How Lenders Assess Your Profile for a Student Loan?
In simple terms, lenders invest in you, the student, when they fund your higher education. But investment comes with risk. As of March 31, 2019, the number of students able to secure loans fell to 2.5 lakh from 3.34 lakh students four years earlier. In the same period, the percentage of defaults on education loans rose to about 9% as of March 2018 from 7.3% in March 2016 (data courtesy CRIF High Mark, IBA).
Because of the sheer amount of applications they get and to mitigate risks of non-payment, lenders have to be extra careful before sanctioning a loan. Hence, they scrutinize each loan application and subject it to stringent measures before making a final decision.
It is important to remember that each student has a unique profile and each lender has its own measures of evaluating a loan application. Some offers may only be made to a particular student by a particular lender. As a result, it becomes incredibly important for you to assess as many options as possible.
While lenders may offer you terms based on your specific circumstances and unique profile, there are some common factors they consider before sanctioning a student loan. These include:
Great test scores don’t just help you get into grad school; they also help you get through it. They indicate your commitment and effort.
Like universities, lenders also recognize effort. Hence, they tend to offer loans with better terms (like a lower interest rate or higher loan amount) to students with higher GRE/GMAT and language test scores or higher percentage/GPA in their Bachelor’s degree. The higher your scores, the better your chances of getting good terms.
When you search for universities, you probably don’t just look at academics. You also pay attention to past placement history, average salaries, and industry connections. Lenders do the same.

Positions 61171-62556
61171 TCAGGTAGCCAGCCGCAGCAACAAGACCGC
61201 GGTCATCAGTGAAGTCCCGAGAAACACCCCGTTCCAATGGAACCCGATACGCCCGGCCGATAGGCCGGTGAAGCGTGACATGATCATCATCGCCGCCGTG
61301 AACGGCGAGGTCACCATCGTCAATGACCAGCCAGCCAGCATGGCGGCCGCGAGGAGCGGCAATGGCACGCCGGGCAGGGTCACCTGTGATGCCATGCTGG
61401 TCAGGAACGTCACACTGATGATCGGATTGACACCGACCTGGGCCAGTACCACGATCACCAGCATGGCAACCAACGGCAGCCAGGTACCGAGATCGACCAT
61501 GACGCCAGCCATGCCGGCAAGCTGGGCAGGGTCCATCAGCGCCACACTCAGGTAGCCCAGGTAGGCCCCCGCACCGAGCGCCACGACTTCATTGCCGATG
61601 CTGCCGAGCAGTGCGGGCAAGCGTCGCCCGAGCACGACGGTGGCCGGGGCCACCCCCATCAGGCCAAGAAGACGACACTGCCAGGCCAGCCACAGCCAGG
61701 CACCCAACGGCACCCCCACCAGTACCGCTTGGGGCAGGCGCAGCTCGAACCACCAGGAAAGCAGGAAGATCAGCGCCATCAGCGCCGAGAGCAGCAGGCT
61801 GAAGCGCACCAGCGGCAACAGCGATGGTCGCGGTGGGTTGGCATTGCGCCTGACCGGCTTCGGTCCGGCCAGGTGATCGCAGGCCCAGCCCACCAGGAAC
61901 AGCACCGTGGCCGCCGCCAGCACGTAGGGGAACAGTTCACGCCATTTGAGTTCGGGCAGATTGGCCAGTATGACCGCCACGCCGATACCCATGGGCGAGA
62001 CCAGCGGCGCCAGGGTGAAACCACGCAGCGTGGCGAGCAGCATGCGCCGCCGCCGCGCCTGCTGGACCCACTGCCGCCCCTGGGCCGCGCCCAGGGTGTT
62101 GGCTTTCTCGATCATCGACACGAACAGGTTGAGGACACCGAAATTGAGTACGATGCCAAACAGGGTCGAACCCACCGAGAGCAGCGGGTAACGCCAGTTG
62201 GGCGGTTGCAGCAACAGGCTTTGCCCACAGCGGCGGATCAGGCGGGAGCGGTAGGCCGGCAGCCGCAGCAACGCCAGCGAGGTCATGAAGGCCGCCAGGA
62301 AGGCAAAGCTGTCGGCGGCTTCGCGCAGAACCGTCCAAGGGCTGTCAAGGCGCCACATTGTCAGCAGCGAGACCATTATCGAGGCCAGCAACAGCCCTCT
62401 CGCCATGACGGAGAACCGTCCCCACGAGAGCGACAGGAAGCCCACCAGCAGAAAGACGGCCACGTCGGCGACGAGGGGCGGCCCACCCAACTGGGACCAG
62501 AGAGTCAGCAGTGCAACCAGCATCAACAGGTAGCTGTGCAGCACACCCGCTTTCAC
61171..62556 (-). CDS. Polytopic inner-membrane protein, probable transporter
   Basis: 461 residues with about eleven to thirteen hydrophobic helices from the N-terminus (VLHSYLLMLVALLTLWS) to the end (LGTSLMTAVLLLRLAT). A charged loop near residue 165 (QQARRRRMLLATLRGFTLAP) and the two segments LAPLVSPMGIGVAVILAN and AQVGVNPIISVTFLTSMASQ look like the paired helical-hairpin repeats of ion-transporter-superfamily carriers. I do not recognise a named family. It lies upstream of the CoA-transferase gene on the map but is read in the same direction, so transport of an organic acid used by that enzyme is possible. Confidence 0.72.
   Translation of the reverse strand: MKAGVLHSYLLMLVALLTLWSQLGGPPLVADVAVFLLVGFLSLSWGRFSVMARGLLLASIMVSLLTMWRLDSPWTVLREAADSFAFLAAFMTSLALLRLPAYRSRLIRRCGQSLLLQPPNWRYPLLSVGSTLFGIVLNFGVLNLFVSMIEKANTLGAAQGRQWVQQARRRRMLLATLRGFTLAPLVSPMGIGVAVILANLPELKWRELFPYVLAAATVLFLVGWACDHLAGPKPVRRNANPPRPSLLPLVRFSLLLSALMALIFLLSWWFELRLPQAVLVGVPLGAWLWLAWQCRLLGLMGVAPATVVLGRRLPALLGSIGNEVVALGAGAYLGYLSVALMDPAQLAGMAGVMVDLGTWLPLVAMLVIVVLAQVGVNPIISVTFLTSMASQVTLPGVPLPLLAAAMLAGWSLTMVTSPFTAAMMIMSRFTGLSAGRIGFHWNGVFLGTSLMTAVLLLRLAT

For lenders too, an offer from a reputed graduate school serves as a strong indicator of your earning potential and future career success as a professional. As a result, they favor students holding offers from institutions they feel are better. Interestingly, each lender prefers a different set of institutions – sometimes they are disclosed on their website and sometimes they aren’t.
We’re living through a new industrial revolution, where automation is already a norm, and super-specialization is steadily gaining relevance among graduates. Naturally, certain fields have become more popular than others and in today’s job market, seemingly provide a more stable guarantee of a good career.
Just as they estimate your potential for success based on your institution, lenders also analyze whether you will be able to pay off your loan based on what benefits you get from your program and whether the specialization you have chosen will stay in demand in the near future. As a means of avoiding risk, lenders assess your program’s learning outcomes and relevance in the near future to predict your Return on Investment (ROI) i.e. your ability to pay back. Not all banks are well equipped to differentiate profiles based on this factor yet.
This is perhaps the most important factor of all for a majority of the lenders. Lenders pay special attention to your and your co-signer’s (if available) financial capacity and intention to repay. Creditworthiness is determined by looking at credit history reports and job profiles (if applicable) of either the applicant or the co-signer. Nearly all public sector banks and some private sector banks & NBFCs will only give you a loan based on whether collateral is being offered. But ultimately, a good credit history translates to better loan terms.
Finding a loan with good terms is hard, but not impossible. It is merely a matchmaking process. Lenders want to invest in good students. Hence, it is very important to ask as many of them if you suit their criteria. Acting on this need, at GradRight, we’ve created an online platform for students to connect with multiple lenders in one go! It’s as simple You just create your profile on gradright.com and ask all lenders to communicate their offers online. Try it now instead of inquiring with 36 banks.